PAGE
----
The crowd became more determined to get in the House, and the crush became so great that some climbed upon the shoulders of others and clamored over their heads in an effort to reach the door. Meanwhile the mounted men attempted to disperse the gathering in the yard.
The iron bar was secured by the police and taken inside. Superintendent O'Neil went outside and tried to quieten the trouble.
One of the crowd named Michael Whelan was admitted to the building. He immediately proclaimed himself for law and order, divested himself of his coat and volunteered his best service to the police. There was a lull in the tumult for a few minutes until someone secured the Union Jack which had been carried in the parade, and began battering at the door with the staff. The police used their batons with effect on those who came within reach of the breach in the door, and eventually they secured the flagstaff. The crowd then went to the fences, ripped off palings, and secured stones. A rush was made to get through the ground flat of the building on the eastern side, and a shower of stones were hurled at the windows.
About 20 or 25 police were posted in this part of the building and they kept the crowd from gaining entrance. Youths from ten years and upwards appeared on the scene and joined in the stone-throwing, some of which was done with catapults.
Meanwhile the crowd in front kept pressing at the doors and the police divested themselves of their greatcoats and prepared for a baton sortie. The bolts were drawn and the twenty five constables rushed out wielding their billies right and left on everyone alike. Scores fell under the rain of blows. Young and old were hit. The steps were cleared in less than a minute of all except those who had been felled. Some of these were taken inside, others were carried away by friends to have their bruises attended to.
Like a flame, a desire for revenge took possession of the crowd, and the police had to run for shelter within the building. Stones, sticks, and every kind of missile obtainable were hurled through practically every window in the place. There were no leaders, but the crowd appeared to divide into sections to prevent the exit of the police and executive heads of the Government.
About 4:20 p.m. a crowd of youths went around from the front to the basement on the west side of the building, and demolished the door. Missiles were hurled through the windows of the Assembly room, but by this time all the members had made their exit to another room. The stoning of the building continued uninterrupted. The mounted police then charged into some thousands of innocent people who were assembled in the grounds, and in attempting to escape from the feet of the animals, several were knocked down and slightly injured, the greater number, however, escaped uninjured by way of Bannerman Park. The paling fence separating Bannerman Park from the grounds of the Colonial Building was torn down, when many of the people fought their way to safety.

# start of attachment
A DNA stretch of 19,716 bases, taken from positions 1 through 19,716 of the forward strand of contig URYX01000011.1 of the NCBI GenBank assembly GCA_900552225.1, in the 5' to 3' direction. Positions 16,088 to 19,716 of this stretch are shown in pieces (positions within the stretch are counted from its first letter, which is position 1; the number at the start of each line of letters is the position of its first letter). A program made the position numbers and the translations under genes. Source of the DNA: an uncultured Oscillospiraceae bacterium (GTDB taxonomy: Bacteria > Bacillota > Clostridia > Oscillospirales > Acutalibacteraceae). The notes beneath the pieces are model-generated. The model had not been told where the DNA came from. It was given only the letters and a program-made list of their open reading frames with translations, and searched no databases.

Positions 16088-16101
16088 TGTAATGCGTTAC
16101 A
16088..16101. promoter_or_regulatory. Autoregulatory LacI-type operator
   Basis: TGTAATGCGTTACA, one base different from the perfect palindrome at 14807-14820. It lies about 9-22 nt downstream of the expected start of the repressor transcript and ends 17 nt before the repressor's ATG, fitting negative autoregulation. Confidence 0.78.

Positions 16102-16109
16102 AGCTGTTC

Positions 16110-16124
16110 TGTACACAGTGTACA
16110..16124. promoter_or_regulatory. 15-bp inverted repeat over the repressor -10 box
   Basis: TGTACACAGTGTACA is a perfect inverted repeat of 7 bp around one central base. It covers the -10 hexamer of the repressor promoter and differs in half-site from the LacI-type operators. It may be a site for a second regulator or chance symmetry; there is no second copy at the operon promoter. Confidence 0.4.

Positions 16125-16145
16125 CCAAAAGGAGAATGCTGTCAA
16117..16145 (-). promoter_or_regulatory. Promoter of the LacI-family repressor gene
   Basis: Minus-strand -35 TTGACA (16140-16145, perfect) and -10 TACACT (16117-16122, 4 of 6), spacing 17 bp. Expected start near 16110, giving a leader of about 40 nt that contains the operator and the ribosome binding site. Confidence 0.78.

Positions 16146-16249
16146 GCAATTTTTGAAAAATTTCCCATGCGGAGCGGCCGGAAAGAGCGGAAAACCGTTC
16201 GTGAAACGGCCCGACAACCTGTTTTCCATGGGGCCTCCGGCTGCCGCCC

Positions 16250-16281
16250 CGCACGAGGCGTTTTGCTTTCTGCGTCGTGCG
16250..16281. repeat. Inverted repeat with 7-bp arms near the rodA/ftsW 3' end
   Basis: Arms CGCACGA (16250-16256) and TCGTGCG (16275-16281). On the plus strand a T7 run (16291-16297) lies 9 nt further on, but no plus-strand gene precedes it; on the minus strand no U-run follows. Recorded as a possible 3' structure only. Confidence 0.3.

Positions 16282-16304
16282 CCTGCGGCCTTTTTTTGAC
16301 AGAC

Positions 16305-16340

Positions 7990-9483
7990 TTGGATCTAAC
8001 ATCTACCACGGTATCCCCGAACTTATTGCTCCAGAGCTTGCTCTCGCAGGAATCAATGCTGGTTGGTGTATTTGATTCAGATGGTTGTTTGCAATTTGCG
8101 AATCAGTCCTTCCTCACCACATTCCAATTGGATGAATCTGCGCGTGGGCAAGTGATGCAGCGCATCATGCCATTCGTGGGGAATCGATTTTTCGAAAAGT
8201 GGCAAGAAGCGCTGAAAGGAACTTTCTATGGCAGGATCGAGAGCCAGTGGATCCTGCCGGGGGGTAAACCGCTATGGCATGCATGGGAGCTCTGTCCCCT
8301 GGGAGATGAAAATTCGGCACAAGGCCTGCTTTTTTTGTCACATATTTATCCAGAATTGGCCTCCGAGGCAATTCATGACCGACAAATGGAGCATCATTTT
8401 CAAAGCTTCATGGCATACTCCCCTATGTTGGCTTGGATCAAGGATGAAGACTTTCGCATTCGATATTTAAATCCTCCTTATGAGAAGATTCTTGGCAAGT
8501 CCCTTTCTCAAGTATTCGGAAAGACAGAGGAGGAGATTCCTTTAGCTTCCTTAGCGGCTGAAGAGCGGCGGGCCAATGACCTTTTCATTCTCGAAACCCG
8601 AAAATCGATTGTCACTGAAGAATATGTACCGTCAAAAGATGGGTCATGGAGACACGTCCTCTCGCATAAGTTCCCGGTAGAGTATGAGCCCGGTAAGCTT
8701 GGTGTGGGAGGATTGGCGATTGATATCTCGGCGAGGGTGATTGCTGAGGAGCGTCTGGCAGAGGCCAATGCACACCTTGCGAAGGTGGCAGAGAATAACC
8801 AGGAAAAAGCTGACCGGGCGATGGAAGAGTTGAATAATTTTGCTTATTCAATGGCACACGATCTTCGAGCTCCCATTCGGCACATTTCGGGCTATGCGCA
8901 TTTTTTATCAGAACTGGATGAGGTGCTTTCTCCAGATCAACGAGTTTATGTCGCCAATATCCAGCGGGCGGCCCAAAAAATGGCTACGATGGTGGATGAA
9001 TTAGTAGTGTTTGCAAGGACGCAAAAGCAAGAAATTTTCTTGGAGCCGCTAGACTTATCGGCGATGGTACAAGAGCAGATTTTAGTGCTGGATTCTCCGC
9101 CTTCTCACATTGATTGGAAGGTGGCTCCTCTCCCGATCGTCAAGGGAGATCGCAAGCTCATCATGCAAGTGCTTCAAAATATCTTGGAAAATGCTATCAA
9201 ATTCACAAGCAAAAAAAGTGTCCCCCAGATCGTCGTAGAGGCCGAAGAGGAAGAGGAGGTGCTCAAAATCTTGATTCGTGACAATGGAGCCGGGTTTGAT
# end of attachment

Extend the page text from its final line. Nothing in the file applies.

While the confusion was at its height the mounted police galloped their horses around the building, making a desperate effort to clear the grounds, and save the House from further destruction. While the officers were performing in this manner, large stones and sticks were hurled at them from every quarter, and one by one the officers were either hit by missiles or knocked off their mounts. Constable Lake was struck in the side of the head by a stone. He lost complete control of his animal, and as the horse was speeding by, somebody in the crowd pulled him from the saddle, and he fell heavily to the ground and was trampled on. Eye-witnesses intervened and succeeded in getting him safely to Military Road, where he was placed in a motor car and rushed to the General Hospital. The horse was later captured in the grounds by a citizen who mounted the animal and rode it to the Central Fire Hall. Meanwhile Constable Layman, one of the mounted policemen, was rendered unconscious by a stone which was hurled at him, and he was also removed quickly to hospital. By this time the mounted police had been completely disorganized. Two of the mounted men who had received spills managed to regain their saddles, but owing to being bruised severely about the body due to falls sustained, they were prevailed upon by citizens who were congregated on Military Road, not to interfere any further. They then turned their horses and returned to Fort Townsend.
Pandemonium prevailed after the police had been put to rout. A large number of boys kept storming the building from the outside, and it was a risk for those on the inside to show their heads out. Eventually access was gained into the rooms of the ground flat, and everything that was movable was either torn up or removed. A piano owned by Miss Morris together with some records were taken from the building and demolished. The piano was hauled into Bannerman Park, and completely destroyed. A little later two young men were seen to disappear from the House with four bottles of White Horse whisky. This was consumed in the grounds adjoining.
Later a raid was made on the private residence of Mrs. Ryall, which is situated on the ground flat in the southeast corner. A large quantity of clothing, picture frames and mattresses were taken from this end, as well as several trunks and thrown out through the window. One youth had seized the Mace and was running away with it, when a spectator grabbed him and compelled him to replace it, but another youth was successful in getting away with the sword of the Sergeant-At-Arms, and he advanced to the front of the building, holding it high in his hand. Shortly before five o'clock several of the members had made their exit from the building, and walked out of the grounds without being molested.
An attempt was made by a number of ex-servicemen to form up and prevent further lawlessness.
Messages were sent to the Anglican, Roman Catholic and United Church clergymen to come and try to restore order.
Mr. Cashin, Mr. Charles Garland, with Superintendent O'Neil tried to arrange terms of peace. Mr. Cashin went to the Inspector General and told him that if the police would give up their batons, he would undertake to see that the crowd would withdraw.
Dr. Wylie Clark made an impassioned appeal for peace. He asked the gathering to disperse as he had been informed that the Government had resigned. The crowd yelled that they would not leave without satisfaction. He then asked if they would leave if the police gave up their batons and was again answered by no.